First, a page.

Rejected from BSN accelerated program

  1. Hi ...I found out I was rejected from the BSN Accelerated Program due to a low gpa...2.7 and 3.0 is needed. To my surprise, I didn't know it is added culumative. I didn't do so great in college in my 20's but when I went for my BA, I did outstanding. Help...need advice on what to do to get accepted in BSN program.
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    About s14emmy

    Joined: Jun '14; Posts: 16; Likes: 1

    16 Comments

  3. by   Here.I.Stand
    how many other schools did you apply to? ABSN programs are very competitive, from what I hear.
  4. by   Sour Lemon
    Quote from s14emmy
    Hi ...I found out I was rejected from the BSN Accelerated Program due to a low gpa...2.7 and 3.0 is needed. To my surprise, I didn't know it is added culumative. I didn't do so great in college in my 20's but when I went for my BA, I did outstanding. Help...need advice on what to do to get accepted in BSN program.
    You might want to check with the program(s) you're specifically interested in. Every school has different admission criteria.
  5. by   TheCommuter
    Earning 'A' grades in pertinent free elective coursework (e.g., genetics, abnormal psychology, elementary statistics, pathophysiology, medical terminology, technical writing) could help boost your GPA since this particular school uses a cumulative GPA.
  6. by   MantaRay15
    You need to look for a program that has a minimum gpa requirement based on the most recent academic performance. Some schools look at the last 60 semester units/90 quarter units. My situation is exactly the same as yours.
  7. by   elkpark
    Be aware, though, that many nursing programs are so competitive that the minimum published GPA isn't enough to get you accepted. Lots of programs say that the minimum GPA to apply is 3.0, but that doesn't mean anyone with a 3.0 GPA is actually getting accepted into the program, because they are swamped with applicants with 3.7, 3.8, 3.9, 4.0 GPAs. At the last program in which I taught, a state uni program that was respectable but nothing special, all the literature said that the minimum GPA to apply was 2.75, but the reality was that no one with less than a 3.7 got in. The program administration was v. proud of this, and bragged about it all the time. There were so many more applicants than we could possibly accept with GPAs of 3.7 or higher that people with the lower GPAs never even got seriously considered. Lots of nursing programs are in that situation, esp. the accelerated programs.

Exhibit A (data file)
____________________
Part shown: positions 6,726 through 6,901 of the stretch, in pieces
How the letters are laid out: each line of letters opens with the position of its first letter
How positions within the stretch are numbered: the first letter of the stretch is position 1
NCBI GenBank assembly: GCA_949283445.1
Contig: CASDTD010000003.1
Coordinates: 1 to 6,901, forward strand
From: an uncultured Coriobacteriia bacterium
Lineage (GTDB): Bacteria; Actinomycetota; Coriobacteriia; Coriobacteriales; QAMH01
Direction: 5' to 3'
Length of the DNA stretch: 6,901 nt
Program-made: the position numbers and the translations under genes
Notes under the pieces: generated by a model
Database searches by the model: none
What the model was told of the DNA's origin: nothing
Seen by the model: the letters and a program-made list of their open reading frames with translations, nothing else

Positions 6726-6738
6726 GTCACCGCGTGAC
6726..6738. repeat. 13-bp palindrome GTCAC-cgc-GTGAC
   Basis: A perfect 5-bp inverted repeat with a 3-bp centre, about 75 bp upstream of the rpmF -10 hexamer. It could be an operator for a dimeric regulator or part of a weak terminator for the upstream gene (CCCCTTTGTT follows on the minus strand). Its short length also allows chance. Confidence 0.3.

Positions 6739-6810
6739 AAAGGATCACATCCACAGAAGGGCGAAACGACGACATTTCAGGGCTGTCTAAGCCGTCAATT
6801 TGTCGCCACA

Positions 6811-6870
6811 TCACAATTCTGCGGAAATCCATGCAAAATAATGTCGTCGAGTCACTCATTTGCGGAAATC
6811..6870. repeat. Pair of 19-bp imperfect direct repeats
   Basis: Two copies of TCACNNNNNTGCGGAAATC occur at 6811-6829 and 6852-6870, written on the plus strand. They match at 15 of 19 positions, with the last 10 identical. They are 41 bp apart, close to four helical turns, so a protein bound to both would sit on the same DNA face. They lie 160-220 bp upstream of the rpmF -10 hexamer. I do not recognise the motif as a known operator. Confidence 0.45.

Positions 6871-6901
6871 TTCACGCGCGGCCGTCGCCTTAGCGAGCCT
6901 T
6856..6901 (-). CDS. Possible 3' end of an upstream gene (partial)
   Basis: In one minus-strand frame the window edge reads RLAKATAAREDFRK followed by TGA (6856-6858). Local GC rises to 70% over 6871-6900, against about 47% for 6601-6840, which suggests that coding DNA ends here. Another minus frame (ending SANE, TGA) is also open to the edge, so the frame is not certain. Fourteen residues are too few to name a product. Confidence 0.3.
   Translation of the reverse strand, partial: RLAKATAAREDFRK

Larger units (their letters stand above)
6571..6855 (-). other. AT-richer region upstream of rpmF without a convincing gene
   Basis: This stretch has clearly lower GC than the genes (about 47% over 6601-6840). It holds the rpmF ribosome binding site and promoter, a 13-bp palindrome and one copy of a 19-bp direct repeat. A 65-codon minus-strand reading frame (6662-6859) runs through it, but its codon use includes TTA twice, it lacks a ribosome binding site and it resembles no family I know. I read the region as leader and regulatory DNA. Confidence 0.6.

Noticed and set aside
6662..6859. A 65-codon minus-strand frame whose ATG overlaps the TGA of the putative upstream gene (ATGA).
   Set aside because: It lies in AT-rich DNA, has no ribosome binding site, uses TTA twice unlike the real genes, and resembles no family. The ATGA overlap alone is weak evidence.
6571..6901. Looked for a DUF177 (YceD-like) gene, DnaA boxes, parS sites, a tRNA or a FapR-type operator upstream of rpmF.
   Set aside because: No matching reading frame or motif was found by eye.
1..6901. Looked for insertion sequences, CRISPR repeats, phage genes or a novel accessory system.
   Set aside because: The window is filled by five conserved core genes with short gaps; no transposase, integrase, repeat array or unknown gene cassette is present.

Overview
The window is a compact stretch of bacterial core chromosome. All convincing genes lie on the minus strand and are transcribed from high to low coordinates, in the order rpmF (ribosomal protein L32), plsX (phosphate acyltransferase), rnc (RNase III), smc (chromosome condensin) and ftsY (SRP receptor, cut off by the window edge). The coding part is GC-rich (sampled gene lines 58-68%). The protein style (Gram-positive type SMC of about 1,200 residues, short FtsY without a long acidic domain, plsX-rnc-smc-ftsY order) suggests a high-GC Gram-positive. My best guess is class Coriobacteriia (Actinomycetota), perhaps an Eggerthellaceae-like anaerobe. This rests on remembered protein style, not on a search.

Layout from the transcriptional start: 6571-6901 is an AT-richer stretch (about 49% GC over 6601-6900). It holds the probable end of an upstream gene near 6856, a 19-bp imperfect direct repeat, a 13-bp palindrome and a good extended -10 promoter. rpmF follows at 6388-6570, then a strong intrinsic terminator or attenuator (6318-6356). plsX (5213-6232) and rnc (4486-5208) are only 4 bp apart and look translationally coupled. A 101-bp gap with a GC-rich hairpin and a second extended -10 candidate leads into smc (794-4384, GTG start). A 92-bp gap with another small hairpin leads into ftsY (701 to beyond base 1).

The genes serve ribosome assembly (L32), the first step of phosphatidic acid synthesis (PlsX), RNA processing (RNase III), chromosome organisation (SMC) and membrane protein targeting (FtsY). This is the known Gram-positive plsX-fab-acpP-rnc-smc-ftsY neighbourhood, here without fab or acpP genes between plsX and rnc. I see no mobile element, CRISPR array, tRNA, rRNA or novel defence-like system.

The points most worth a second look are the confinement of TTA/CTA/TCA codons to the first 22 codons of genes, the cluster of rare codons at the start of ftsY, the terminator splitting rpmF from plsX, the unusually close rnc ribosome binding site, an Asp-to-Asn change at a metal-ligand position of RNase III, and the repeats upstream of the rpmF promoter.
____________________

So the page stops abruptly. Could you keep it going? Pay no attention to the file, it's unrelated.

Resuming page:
8. by   s14emmy
    Adelphi, Stony brook, Wagner....al the same and very competitive. I was also told it would take years to build up my gpa. I did find St.Vincents AND program and suits my needs. I am also looking to begin with and LPN program.
  9. by   s14emmy
    Thank you. So basically just take more classess to boost up my gpa?
  10. by   s14emmy
    Wow..thank you for this info!
  11. by   s14emmy
    Any schools you know to share that do this. The ones I checked don't apply to this.
  12. by   StudentNurseTamika
    Instead of looking into LPN programs you can research ADN programs. I was a BSN student a little over 10 years ago and unfortunately failed out of the program with 1 more year to go. I still graduated on time with a bachelors in something else. My GPA is about 2.7. Fast forward I decided I want to go back to school for nursing because I believe it is something I am meant to do. I am now starting an ADN program at Rockland Community College and hopefully move on to BSN after I complete the program. Not sure where in NY you are located but look into community colleges
  13. by   s14emmy
    I looked into Nassau Community college...very competitive. I am still going to go on the list though. Why did you fail ?meaning what was it that made you fail.
  14. by   RiaC
    ABSN can be very competitive. I graduate from my BA program in my early 20s with a 2.7 gpa. When I decided that I wanted to pursue nursing, I actually went back from my ASN (associate's degree in nursing). I did part-time and worked full-time because my job essentially covered the tuition for that degree. After I obtained my RN license, I went back for my RN to BSN (which was also covered). It is a longer route to the BSN, but if you're not in a hurry and if you really want to pursue nursing, it is an alternative route.

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